Q. Does frequent dry-cleaning shorten the life of a garment?
A. On the contrary, frequent cleaning prolongs the life of a garment. Not only do stains set with age, making the garment unwearable, but ground-in dirt and soil act as an abrasive, like sandpaper, causing rapid wear of fibers. Also, insects are attracted to soiled clothes and will cause further damage.
Q. When a garment's label says "washable," does this mean it cannot be dry-cleaned?
A. Not necessarily. The Care Label Rule states that only one suitable method of care must be on the label. Cleaners usually follow the care instructions, unless otherwise requested. If you want your washable items dry-cleaned, the cleaner may ask you to sign a waiver
Q. Are suede and leather cleaned the same way as other fabrics?
A. No. Special procedures and additives are used on leathers to help retain their color and texture. Sometimes suedes and leather are redyed to replace color loss. It is not always possible to replace or match the colors.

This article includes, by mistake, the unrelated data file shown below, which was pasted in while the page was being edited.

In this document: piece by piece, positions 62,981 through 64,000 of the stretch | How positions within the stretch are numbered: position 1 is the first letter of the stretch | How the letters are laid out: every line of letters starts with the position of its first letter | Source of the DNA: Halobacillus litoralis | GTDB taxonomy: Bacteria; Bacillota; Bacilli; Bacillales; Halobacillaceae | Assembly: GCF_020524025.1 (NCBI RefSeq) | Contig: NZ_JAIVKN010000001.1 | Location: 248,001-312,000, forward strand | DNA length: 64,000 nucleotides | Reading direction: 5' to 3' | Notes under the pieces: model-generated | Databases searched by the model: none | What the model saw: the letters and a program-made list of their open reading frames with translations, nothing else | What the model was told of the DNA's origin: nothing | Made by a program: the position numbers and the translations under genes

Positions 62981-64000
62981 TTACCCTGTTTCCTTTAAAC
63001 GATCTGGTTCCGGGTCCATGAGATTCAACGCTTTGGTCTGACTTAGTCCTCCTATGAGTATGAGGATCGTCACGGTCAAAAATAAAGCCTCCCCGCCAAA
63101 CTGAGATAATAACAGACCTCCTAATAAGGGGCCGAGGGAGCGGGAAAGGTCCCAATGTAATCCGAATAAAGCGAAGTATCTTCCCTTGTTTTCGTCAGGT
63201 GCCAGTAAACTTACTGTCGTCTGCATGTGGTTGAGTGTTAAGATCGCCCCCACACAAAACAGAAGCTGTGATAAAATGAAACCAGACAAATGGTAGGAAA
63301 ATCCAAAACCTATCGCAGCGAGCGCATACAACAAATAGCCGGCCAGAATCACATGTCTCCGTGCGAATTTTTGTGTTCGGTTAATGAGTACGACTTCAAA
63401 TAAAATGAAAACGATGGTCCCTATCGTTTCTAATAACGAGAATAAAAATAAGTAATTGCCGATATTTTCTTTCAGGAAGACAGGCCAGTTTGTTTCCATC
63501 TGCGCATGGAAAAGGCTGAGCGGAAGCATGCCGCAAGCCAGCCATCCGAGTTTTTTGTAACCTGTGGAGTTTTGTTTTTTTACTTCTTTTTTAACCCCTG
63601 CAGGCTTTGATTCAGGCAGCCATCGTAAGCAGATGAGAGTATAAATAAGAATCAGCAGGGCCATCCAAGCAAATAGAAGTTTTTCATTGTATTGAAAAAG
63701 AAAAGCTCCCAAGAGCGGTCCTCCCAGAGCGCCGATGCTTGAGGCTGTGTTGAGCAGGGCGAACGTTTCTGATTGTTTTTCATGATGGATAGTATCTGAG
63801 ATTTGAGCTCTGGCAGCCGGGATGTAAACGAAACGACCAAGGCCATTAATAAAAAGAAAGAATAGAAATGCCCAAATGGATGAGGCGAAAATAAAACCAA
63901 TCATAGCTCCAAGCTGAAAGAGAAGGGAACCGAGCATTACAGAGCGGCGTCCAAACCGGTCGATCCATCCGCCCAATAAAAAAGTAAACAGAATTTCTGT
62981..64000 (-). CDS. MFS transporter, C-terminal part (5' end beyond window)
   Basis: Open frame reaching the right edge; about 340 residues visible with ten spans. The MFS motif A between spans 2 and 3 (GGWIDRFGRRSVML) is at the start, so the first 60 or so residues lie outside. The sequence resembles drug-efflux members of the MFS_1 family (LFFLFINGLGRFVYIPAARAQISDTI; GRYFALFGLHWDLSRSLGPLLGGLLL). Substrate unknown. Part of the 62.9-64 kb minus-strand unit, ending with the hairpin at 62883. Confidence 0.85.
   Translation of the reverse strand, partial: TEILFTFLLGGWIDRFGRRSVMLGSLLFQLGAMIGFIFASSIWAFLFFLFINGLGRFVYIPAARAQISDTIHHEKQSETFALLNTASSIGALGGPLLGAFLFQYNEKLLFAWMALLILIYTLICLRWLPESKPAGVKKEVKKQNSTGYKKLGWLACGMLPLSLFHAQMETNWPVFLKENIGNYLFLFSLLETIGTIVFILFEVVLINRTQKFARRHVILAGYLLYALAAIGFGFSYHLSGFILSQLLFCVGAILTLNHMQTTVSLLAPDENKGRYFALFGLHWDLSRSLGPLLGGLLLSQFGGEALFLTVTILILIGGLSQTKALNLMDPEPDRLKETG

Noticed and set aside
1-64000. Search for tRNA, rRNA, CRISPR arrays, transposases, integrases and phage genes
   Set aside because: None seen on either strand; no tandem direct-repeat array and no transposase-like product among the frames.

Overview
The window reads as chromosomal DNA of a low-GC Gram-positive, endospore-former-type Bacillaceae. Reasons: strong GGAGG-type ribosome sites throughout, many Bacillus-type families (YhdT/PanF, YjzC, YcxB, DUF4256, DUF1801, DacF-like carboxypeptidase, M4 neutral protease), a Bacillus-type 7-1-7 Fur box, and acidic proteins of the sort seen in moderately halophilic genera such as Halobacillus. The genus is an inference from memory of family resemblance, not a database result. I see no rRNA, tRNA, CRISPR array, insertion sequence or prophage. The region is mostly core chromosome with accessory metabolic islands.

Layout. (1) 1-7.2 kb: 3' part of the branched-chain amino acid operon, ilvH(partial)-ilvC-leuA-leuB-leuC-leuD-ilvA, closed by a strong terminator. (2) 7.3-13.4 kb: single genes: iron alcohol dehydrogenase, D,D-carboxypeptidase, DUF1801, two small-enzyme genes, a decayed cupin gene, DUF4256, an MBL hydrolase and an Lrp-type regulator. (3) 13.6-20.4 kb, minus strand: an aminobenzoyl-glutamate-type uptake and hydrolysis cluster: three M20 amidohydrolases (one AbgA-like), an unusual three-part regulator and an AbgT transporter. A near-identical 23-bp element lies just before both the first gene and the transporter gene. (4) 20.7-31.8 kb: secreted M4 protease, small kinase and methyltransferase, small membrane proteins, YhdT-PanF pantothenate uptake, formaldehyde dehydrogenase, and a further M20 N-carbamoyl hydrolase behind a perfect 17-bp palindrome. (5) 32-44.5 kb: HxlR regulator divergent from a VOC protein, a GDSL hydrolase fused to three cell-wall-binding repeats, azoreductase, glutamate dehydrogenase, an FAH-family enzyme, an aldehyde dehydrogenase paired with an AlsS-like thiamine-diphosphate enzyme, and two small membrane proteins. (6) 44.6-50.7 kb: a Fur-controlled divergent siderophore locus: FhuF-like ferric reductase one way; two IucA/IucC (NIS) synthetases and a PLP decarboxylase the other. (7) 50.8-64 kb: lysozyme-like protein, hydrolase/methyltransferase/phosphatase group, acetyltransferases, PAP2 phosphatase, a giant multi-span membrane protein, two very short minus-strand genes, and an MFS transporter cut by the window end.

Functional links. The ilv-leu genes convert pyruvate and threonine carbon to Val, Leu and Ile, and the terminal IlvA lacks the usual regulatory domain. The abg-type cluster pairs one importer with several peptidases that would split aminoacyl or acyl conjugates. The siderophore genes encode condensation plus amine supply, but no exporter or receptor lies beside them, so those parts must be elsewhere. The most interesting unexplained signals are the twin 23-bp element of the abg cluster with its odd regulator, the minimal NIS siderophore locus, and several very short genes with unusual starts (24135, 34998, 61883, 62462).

Q. Does dry-cleaning shrink clothes?
A. Usually not. The dry-cleaning process is carefully controlled to prevent shrinking clothes.
Q. Should I store my clean garments in the plastic bag they are returned in?
A. The bags are provided by the cleaner to protect the garment until you get it home. It is best to store garments uncovered or in fabric garment bags.
Q. Is it safe to wet-clean a garment with "Dry-clean Only" care instructions?
A. When determining if a garment can be safely wet-cleaned, the cleaner will look at the fiber content, fabric construction, colorfastness, trims, and other components such as interfacings and linings.
DLI's Consumer News You Can Use Vol. 64
Information & Blog Provided by DLI